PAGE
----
Monday, February 4, 2013

Remembering the departed: A unique contribution of the church to India

The Jacobite Syrian Orthodox Church remembered all departed priests last week and is remembering all the departed members of the church today. In a society that does not even remember those who are around us, what does it benefit one to remember those gone by? In an era where we are known by the progress that we have made is it important to look back?

The gospel passages used for the two week’s are Matthew 24:42-51 and Luke 12:32-48. Both passages talk of the need to be ready as the master can come at any time and those who are not ready will face punishment. Those who are entrusted with keeping and care taking cannot afford to be complacent.

1. A perfect religion and imperfect people
The passages reflect an attitude of perfection whereby the one in charge cannot afford to loosen up. Any such act is not entertained. There is a constant pressure to perform. In a way it is difficult because we commune in church so that we can take the pressure off our shoulders. We usually would like to work in a team as long as we are not the team leader, so that we can avoid the pressure which comes along with being a leader. Such continued pressure will be difficult to handle for anyone. Who then handles this pressure for the community? The act of remembering priests of the church who have departed from our presence is an act of remembering those who have tirelessly borne this pressure on their shoulders without relaxing and letting down their guard. These have been priests who have worked in bad conditions, with little and sometimes no perks and being pressurised to perform time and again.

One could question this and say that not all priests have been so sincere and that this is not a culture that is seen today. The remembering of priests gone by is a time to know that we could relax because some one was watching our back and always taking the pressure off us. Every kneeling and every prayer was an effort spent for us in the hope that God will take care of us. Being perfect is not easy and not something we can attain. It is also not something which one may enjoy being. If someone could take the pressure off us of not having to be perfect, we would indeed be grateful. Priests of the church have given us this luxury.

It does not matter whether they were actually perfect or whether they actually always had us in their minds as they prayed. But whenever I saw an old priest in my childhood, I felt assured and calm that this person was there for me and was praying for me. It did not matter whether they talked sweetly or nicely. What mattered was that they were there whenever we went to church. This constant presence was as soothing as having the presence of God. This is why it is important to remember our priests and bishops who have strived and tirelessly worked for us. Being perfect for someone is difficult. I myself don’t feel I am perfect. This nice feeling that old priests and bishops gave us makes it imperative that we remember them for having sacrificed their humanness for us.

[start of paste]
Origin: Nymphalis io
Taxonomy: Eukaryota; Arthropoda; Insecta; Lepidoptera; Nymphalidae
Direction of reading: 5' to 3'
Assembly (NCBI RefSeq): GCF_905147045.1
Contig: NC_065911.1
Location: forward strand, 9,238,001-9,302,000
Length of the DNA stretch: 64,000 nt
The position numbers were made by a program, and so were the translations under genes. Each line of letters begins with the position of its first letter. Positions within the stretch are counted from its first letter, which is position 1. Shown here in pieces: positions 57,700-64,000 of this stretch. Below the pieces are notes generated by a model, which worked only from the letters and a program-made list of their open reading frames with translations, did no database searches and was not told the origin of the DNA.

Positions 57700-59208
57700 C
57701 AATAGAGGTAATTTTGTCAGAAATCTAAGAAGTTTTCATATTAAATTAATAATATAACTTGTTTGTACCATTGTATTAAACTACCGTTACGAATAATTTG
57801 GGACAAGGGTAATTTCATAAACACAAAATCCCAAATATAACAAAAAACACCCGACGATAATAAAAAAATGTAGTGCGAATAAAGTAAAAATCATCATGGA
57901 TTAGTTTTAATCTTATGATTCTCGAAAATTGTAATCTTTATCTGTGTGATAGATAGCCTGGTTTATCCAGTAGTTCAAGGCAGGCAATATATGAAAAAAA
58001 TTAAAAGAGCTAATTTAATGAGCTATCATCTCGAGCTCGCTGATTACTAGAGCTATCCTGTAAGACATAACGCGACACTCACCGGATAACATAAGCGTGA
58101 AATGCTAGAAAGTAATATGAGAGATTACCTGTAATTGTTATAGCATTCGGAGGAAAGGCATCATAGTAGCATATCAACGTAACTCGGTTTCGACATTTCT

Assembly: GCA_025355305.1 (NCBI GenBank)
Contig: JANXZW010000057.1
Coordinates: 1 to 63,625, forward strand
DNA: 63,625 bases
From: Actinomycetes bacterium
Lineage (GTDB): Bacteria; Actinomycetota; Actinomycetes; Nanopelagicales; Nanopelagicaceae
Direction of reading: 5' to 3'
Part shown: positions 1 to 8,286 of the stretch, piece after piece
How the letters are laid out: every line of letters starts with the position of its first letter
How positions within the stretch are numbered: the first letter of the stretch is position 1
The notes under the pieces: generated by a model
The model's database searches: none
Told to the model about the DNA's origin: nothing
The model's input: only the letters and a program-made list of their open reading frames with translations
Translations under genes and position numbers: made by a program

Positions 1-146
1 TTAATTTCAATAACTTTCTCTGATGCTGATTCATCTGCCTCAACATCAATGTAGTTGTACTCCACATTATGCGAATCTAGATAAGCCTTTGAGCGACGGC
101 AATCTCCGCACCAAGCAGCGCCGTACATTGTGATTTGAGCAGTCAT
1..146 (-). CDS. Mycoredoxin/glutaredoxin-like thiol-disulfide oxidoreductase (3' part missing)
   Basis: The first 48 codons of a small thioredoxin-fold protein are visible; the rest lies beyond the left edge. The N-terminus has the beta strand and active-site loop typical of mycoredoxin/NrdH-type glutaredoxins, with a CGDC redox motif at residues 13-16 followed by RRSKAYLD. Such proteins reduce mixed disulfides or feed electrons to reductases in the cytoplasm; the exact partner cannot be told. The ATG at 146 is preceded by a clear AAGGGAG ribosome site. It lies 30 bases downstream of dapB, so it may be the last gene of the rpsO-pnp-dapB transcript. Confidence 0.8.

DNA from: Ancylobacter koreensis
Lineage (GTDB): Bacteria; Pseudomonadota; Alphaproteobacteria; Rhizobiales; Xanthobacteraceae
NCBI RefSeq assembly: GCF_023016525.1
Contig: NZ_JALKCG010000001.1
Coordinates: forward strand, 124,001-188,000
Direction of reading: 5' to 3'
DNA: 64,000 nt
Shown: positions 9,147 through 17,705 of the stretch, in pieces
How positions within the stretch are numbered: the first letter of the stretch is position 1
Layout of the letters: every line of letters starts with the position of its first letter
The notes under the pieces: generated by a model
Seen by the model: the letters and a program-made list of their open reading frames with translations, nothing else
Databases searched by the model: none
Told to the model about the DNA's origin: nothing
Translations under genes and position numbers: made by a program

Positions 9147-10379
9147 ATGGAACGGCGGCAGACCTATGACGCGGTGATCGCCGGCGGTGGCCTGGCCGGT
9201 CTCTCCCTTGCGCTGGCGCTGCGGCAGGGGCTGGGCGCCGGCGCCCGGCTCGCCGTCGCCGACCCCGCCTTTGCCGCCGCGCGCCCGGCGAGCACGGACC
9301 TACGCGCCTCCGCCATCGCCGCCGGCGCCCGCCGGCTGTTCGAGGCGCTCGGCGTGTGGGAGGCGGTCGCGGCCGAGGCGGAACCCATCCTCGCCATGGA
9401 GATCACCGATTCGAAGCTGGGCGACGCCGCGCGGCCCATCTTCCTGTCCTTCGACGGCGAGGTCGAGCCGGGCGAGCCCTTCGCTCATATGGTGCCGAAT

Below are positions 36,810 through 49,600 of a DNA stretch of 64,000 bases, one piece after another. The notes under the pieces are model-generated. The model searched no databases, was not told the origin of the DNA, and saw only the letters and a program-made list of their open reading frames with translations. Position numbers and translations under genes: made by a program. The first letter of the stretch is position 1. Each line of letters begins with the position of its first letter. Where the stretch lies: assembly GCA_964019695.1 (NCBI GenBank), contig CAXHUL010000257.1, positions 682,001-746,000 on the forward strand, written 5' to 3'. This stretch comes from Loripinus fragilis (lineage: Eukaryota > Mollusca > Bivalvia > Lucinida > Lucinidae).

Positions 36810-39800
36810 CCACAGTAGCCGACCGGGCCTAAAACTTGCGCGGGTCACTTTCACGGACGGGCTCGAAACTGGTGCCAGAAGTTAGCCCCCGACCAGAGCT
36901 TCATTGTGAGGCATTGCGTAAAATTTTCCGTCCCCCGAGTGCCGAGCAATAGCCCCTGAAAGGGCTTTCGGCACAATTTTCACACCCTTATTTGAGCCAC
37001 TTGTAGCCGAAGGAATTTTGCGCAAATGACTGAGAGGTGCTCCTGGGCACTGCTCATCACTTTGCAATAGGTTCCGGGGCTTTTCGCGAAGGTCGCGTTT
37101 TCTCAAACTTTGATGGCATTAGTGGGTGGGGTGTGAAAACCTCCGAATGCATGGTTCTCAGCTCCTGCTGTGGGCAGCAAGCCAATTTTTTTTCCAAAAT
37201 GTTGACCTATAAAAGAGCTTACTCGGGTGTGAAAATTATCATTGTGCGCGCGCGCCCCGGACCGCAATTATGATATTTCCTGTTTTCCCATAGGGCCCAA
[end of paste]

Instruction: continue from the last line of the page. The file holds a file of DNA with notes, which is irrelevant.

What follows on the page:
2. We are smart, but smarter things are expected from us
We are a smart phone culture. So much that some of us cannot function without technology. We are quite proud of the fact that we are better off than our ancestors because of the large strides that we have made in life. But being smart is not enough. It is because we are making smart decisions based on smart memories. Our smartness is reflected in a skewed understanding of not remembering our own past and our own parents and grand parents.

Whenever we choose to remember them, we choose to make them up both literally and figuratively so that they may be presentable to others. In our smart world we choose to reconstruct our memory and make it presentable rather than sincere. The church believes that the strength of the church lies in the living and the departed assembling together for worship. This link becomes our strength. It is a link that forms our foundation. It is irrelevant who our ancestors were and whether they did what we are doing now. What matters is that they chose to have us and bring us up.

Even today one of the strengths during leading church services comes from the presence of my father who I believe communes along with me in church. I see him as a person who more than anything had integrity, worked hard and loved others. These are things that I have lost in my smart existence. My memory of my father and grand parents, the memory of family members, church members and friends who have departed from my presence becomes my strength and assurance that I am capable of better things. This memory is one which assures me that I somewhere have it in me to do good and it is just round the corner. In this age this is a blessed assurance that indeed the people of the church will do good.

The young daughter of a man asked him why he stopped at a tea stall and asked for directions to go to a place despite having GPS in their car. He told her that this was the way people used to ask for directions as GPS was not available in earlier days. The daughter refused to accept a world without GPS and thought her father was lying. Today we have a generation which has no idea about the sacrifices that have been made for them. For them their life is a result of a smart world. It is time to make them understand that the dusty photo in some corner of our house is the reason of why we/they are smart.

Perhaps this is one unique contribution of the church to India and to the world. We are but a link and without one link the chain or network breaks. Today people understand this concept in terms of technology and the internet. The church can make use of an existing model to enhance the thoughts about networking, remembering and keeping in touch.

(Excerpts of a sermon preached in St. Mary's JSOC, Bangalore on 3-2-2013)

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